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The original item was published from 11/13/2020 5:37:08 PM to 11/17/2020 12:00:03 AM.


Sheriff - Emergency Management Daily Briefing

Posted on: November 13, 2020

[ARCHIVED] Friday, November 13, 2020 Emergency Management Daily Briefing for Whatcom County

These Daily Briefings on Incidents, Advisories, Watches and Warnings, current weather and Emergency Management tips are published Monday through Friday, as well as during times of increased awareness or actual events.

These Daily Briefings on Incidents, Advisories, Watches and Warnings, current weather and Emergency Management tips are published Monday through Friday, as well as during times of increased awareness or actual events.

Active Incidents

The U.S. and Canada have extended an order closing their shared border to nonessential traffic. The move delays the border’s reopening by another 30 days, until at least November 21, 2020. This includes both vehicular traffic as well as recreational boating between the countries.

The “Proclamation of Emergency” signed by the Whatcom County Executive concerning COVID-19 remains in effect. Information about Whatcom County’s response to COVID-19 is available at the Joint Information Center’s COVID-19 website

Whatcom County is in Phase 2 of the Washington Safe Start Plan. Highlights of this phase include: social distancing, wearing a mask, and limiting the size of groups are the guidelines of Phase 2. More info about Phase 2 in Whatcom County can be found here, and updates can be found here.

Washington state has implemented a cloth mask mandate requiring the wearing of a mask in public indoors and wherever a social distance of six feet cannot be maintained outdoors. More info can be found here and here.

Advisories, Watches and Warnings: 

First, a “Small Craft Advisory" is in effect until 10:00pm this evening.  West winds will switch to the southwest later dropping to 15-25 knots.  Environment Canada has also issued a “Gale Warning” for the Strait of Georgia, South of Nanaimo due to northwest winds..
Second, a “Winter Storm Warning” continues for the Cascades until early Saturday morning
Whatcom County Weather
Look for continued rain into next week.  Temperatures will be in the mid to upper 40s with lows dropping into the mid to upper 30s.  Winds will be variable and range anywhere from the low teens to upper 20 mph range.  Snow will continue in the upper elevation overnight.  As we move into next week we will see the snow level rise as temperatures warm up a little.
Rivers and Streams
The Nooksack River along with small streams will increase in flow and rise with the rain that will fall over the next several days.  There should be no flooding, but conditions can change so if your route of travel takes you over or near streams, always be cautious.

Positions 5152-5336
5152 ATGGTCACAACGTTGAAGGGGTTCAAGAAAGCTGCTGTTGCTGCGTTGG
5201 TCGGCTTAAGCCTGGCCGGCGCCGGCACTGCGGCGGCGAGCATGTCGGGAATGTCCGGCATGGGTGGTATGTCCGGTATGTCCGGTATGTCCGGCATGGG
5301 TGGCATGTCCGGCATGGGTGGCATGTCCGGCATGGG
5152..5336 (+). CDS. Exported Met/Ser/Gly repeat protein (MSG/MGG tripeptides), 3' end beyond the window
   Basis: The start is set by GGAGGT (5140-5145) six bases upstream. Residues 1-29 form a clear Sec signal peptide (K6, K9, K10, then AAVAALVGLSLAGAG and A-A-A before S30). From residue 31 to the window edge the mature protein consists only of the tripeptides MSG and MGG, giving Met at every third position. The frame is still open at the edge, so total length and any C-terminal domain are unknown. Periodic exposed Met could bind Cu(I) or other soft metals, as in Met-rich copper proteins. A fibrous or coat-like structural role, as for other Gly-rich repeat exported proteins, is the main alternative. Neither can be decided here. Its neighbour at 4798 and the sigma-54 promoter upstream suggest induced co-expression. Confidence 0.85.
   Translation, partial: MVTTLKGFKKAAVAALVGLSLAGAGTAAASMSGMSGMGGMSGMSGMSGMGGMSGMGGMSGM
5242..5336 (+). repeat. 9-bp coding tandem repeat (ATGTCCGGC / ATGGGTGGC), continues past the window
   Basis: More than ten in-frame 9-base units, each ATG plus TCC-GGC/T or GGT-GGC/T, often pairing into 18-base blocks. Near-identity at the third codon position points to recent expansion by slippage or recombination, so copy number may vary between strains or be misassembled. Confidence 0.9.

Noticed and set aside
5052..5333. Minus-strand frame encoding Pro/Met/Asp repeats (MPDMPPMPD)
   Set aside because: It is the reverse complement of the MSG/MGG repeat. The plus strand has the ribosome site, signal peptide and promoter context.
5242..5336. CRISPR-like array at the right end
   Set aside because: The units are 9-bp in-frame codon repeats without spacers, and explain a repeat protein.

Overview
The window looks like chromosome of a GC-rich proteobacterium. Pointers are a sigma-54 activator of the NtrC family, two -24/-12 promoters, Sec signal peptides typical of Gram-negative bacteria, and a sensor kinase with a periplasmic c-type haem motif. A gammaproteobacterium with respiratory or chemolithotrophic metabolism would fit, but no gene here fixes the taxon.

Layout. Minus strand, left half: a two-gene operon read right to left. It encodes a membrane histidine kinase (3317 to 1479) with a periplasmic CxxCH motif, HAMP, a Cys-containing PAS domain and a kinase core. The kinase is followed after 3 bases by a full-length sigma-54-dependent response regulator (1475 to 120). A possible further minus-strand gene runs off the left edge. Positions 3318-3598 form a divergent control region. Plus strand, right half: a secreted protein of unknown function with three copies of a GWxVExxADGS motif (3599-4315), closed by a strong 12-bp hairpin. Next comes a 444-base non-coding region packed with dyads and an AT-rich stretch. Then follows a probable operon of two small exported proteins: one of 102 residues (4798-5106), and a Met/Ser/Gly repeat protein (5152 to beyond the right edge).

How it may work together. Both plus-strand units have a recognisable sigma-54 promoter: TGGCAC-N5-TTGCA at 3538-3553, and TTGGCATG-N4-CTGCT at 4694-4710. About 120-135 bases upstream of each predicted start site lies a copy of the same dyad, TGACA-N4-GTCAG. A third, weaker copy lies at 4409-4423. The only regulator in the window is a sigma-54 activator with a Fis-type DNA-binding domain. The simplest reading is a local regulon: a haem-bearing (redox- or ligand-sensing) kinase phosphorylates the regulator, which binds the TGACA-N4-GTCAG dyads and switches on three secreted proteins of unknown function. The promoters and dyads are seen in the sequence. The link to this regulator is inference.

Coastal Weather for Whatcom County
For the Strait and Coastal Waters off Whatcom County, winds will drop a little tonight but a Small Craft Advisory will continue.  Environment Canada at the moment continues with a small craft advisory but winds are expected to drop off later as well.   One other thing to keep in mind is that we are expecting King Tides from November 16th through the 20th.  We will see some days during this period with tides above the 10.0’ level.





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Here are a few emergency management reminders:

COVID-19: Everyone in Washington State, including Whatcom County, is directed to wear a face covering while at any indoor public space and any outdoor public space where you may be within 6 feet of someone who does not live with you. You can find more info about face coverings and other protective actions here and here.

Driving Tips
If you haven't put your  Winter Emergency kit in your car, now is the time to do so.  Having an extra blanket, flashlight, small shovel, food and water are just a few of the items you should consider placing in your kit. The Washington State Department of Transportation has a list of items that you should consider having in your emergency kit.

Check your windshield wipers now and replace them if they are frayed, leave streaks, or not able to remove water from your windshield.  Your safety and the safety of others depends on your ability to clearly see the road and other traffic on the road.

Make sure you turn your lights on during time of reduced visibility; this includes dusk, twilight, fog, and rain.  The more you make yourself visible, the less chance of an accident.

Do not attempt to drive through water flowing over the road or even water standing on the road.  Flowing water can move vehicles in as little as six inches of water  and even SUVs cannot escape the force of flowing water.  Likewise, driving through standing water while guessing where the road is could result in  veering off the road.  By going a different route, you may lose ten or fifteen minutes, but you will arrive safe.
 Frost on roads and bridges can occur anytime.  Colder temperatures at higher elevations can cause frost or black ice to form on roads and bridges.  Wind can create wind chills that drop temperatures below freezing. 

Scrape the ice and snow from all the windows on your vehicle.  And if you have snow on the hood, remove that to.  Snow blowing across a warm windshield will cause condensation and restrict your visibility. 

This briefing line is not updated on weekends unless an incident occurs.

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